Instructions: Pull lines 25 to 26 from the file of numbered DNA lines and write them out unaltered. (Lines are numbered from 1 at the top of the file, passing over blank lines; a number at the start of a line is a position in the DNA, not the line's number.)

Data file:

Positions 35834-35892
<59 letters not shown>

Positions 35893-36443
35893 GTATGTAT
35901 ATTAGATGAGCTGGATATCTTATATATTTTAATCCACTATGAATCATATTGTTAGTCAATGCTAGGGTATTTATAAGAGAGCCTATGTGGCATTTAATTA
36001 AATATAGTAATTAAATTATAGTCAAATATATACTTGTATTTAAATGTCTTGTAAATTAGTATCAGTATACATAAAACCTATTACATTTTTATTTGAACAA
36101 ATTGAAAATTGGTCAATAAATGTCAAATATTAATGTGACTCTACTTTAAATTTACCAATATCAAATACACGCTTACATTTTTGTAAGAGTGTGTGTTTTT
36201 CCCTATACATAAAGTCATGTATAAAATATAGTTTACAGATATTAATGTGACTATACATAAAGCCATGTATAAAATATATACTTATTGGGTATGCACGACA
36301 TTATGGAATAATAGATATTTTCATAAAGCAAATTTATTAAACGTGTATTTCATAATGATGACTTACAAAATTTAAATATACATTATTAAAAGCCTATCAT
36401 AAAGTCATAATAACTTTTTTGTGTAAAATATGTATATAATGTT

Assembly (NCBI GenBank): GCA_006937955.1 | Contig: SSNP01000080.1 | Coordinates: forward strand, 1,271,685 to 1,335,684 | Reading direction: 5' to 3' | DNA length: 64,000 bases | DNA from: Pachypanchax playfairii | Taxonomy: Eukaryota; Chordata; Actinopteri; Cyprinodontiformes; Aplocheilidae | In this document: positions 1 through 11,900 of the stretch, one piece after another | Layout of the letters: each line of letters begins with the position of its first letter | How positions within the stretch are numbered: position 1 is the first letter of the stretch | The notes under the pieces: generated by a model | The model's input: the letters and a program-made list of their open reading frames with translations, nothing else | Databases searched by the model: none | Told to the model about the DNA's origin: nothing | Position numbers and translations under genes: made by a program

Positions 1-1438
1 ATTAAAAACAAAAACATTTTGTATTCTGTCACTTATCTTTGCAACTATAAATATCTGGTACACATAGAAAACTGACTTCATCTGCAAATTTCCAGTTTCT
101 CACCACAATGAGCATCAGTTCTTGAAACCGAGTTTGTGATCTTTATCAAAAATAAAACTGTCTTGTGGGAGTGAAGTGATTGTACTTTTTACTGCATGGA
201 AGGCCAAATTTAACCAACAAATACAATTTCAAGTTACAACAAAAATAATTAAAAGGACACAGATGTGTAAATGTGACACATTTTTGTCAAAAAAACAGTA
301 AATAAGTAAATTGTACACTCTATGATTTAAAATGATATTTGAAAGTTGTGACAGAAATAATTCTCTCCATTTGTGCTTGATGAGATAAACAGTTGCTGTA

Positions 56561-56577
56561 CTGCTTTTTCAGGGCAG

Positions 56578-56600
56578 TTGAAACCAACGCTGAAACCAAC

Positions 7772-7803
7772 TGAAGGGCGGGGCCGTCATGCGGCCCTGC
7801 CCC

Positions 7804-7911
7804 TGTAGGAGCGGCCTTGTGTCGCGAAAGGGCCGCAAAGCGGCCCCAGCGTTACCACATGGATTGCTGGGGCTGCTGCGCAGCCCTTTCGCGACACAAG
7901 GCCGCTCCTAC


7804 TGTAGGAGCGGCCTTGTGTCGCGAAAGGGCCGCAAAGCGGCCCCAGCGTTACCACATGGATTGCTGGGGCTGCTGCGCAGCCCTTTCGCGACACAAG
7901 GCCGCTCCTAC